Updated: Feb 12
Is it worth setting up as a limited company? What are the tax benefits? Is the paper work worth it? Paddy Delaney of Informed Decisions joined us recently to discuss this.
While there are a number of factors which one should consider before making a decision on which option to choose Paddy gave an outline of the pros and cons of each entity.
Limited Company – Broad Pros & Cons
A limited company means more reporting, setting up with the CRO, filing annual accounts and generally more paper work but it offers substantial benefits surrounding the liability and tax.
While a sole trader can be personally liable if a financial or insurance issue arises, a limited company's liability is limited to just that, that of the company.
A limited company can enable the business owner to structure their salary and profits in such a way that pension contributions are maximised, money is reinvested in the business, and that they pay themselves a smaller salary and thus less tax i.e corporation tax on the remaining balance.
While if the owner of a small sole trader business has a good year, they must pay the top level personal tax on all the profits, without the opportunity to reinvest money in the business in the same way and without the capacity to invest in their pension at the same level.
Sole Trader Pros and Cons
Paddy gave an overview of the different structures and benefits for a pension of a limited company versus a sole trader.
While as a sole trader you have to set up your own pension and can pay a maximum percentage based on your age, as a limited company owner the company can contribute before tax and you can also top up yourself.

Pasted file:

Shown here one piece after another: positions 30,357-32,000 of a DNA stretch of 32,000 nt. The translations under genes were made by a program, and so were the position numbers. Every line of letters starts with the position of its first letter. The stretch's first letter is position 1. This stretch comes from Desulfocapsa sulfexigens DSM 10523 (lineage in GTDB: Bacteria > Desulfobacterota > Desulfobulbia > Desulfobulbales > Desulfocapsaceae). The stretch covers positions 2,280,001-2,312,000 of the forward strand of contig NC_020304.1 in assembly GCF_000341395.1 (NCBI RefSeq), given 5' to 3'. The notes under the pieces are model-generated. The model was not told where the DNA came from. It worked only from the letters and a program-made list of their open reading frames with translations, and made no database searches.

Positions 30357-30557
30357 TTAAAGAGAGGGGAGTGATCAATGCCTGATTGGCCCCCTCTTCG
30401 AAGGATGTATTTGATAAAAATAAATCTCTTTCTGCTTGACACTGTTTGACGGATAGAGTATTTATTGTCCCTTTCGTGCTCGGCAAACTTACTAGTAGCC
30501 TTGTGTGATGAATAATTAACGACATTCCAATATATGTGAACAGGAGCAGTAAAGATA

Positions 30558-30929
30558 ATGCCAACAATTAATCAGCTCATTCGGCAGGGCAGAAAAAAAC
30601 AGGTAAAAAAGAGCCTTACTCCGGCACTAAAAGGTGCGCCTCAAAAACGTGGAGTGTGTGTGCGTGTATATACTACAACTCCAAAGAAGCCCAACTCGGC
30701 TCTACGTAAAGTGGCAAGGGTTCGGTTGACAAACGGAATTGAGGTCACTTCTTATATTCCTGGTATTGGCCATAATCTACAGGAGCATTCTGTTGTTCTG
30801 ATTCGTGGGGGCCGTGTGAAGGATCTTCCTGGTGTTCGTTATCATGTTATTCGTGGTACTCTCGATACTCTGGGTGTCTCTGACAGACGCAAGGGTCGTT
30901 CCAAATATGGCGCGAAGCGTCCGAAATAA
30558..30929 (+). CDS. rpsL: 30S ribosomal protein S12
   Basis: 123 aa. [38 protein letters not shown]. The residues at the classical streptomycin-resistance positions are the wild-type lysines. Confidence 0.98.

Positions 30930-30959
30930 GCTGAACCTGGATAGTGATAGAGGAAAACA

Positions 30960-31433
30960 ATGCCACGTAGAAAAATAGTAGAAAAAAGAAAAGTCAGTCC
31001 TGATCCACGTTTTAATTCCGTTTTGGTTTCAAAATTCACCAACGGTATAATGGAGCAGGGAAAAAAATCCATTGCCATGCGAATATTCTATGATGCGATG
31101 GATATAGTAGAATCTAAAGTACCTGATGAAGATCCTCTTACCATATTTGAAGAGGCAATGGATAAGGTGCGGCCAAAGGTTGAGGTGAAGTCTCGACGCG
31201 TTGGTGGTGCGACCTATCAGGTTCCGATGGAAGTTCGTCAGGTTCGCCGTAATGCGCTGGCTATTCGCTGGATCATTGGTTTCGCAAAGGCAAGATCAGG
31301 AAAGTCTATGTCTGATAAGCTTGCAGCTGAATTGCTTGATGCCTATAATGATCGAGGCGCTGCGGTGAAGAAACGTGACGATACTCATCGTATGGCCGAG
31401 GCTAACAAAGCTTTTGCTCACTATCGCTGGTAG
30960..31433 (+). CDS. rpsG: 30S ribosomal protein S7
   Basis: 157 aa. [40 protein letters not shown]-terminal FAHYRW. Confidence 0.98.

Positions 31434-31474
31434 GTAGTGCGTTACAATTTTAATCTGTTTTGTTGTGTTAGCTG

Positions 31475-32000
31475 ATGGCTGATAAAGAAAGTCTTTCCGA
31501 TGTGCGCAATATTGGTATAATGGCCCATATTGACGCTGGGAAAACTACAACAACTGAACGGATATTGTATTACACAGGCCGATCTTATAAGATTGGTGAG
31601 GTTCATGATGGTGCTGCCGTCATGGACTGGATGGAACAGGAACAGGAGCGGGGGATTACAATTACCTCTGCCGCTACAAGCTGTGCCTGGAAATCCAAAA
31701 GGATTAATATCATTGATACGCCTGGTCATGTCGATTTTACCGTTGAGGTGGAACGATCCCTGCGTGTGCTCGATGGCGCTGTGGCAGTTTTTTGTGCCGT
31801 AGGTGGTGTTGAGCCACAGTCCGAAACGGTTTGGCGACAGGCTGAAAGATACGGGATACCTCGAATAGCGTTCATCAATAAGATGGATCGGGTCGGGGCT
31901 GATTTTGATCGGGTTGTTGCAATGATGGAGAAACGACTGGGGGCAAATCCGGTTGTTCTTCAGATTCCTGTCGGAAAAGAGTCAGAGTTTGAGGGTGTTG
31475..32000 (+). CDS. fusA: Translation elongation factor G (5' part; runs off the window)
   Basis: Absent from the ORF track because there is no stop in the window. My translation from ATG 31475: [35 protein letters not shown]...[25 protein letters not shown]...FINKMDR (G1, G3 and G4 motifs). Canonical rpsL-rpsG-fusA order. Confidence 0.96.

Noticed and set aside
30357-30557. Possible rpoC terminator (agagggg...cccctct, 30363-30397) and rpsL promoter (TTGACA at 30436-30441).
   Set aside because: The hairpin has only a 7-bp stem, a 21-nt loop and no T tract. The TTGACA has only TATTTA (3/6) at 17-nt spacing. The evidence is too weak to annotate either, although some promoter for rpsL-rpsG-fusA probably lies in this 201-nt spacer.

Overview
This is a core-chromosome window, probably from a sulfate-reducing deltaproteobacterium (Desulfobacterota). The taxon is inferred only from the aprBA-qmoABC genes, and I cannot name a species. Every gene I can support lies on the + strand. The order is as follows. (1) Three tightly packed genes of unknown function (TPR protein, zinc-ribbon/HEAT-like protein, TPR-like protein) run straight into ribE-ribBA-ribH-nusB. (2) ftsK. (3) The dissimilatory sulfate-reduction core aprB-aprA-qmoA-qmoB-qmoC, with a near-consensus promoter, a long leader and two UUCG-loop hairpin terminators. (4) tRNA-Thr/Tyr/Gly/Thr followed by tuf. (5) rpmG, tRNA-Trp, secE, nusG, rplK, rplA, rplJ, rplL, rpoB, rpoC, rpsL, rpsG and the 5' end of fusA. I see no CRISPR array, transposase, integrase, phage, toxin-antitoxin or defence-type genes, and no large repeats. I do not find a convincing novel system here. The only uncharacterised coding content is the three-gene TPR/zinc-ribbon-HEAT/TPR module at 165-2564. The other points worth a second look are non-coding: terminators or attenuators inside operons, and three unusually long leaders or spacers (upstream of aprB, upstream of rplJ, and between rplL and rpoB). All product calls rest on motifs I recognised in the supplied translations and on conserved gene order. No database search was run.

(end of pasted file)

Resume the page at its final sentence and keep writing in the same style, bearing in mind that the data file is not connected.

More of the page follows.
= €1.86m Pension Pot
*At 60 assuming 5% net annual return (could be higher/lower)
He discussed how with the structure that a limited company allows for, someone with the same (and age, years in business, marital status) profit, could generate a pension of 1.86m with a limited company compared to 1.03m from a sole trader.
This is because the maximum contribution allowed for a personal pension on a salary of €115k, aged 45 is a 25% contribution (I've listed further age based limits below).
= €1.03m Pension Pot
At 60 assuming 5% net annual return (could be higher/lower)
While in the case of a pension established through a limited company there is an opportunity to contribute a much larger portion of the profits, i.e €67k of that 150k profit. This €67k is before corporation tax and you can top up further with your private contribution also.
You can also reinvest money that you retain in the company e.g property, funds or equities. There is also a potentially lower rate of taxation on investment income through the company of 25%, and the CGT on realised gains is 33% instead of 41%
In summary, while the additional reporting and form filling required is a drawback, the pros and cons outlined by Paddy seem to weigh heavily in the favour of a limited company structure if one has a company producing strong profits.
It allows for tax efficiencies, reduced exposure and the build up of a larger retirement income.
*Under 30yrs = 15% NRE (Net relevant earnings)
30-39 = 20% NRE
40-49 = 25%
50-54 = 30% NRE
55-59 = 35%
60+ = 40% NRE
**For broader process & nuances see CRO.ie & citizensinformation.ie
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As always please seek independent financial advice before making any investment decisions.
The above should not be considered recommendations.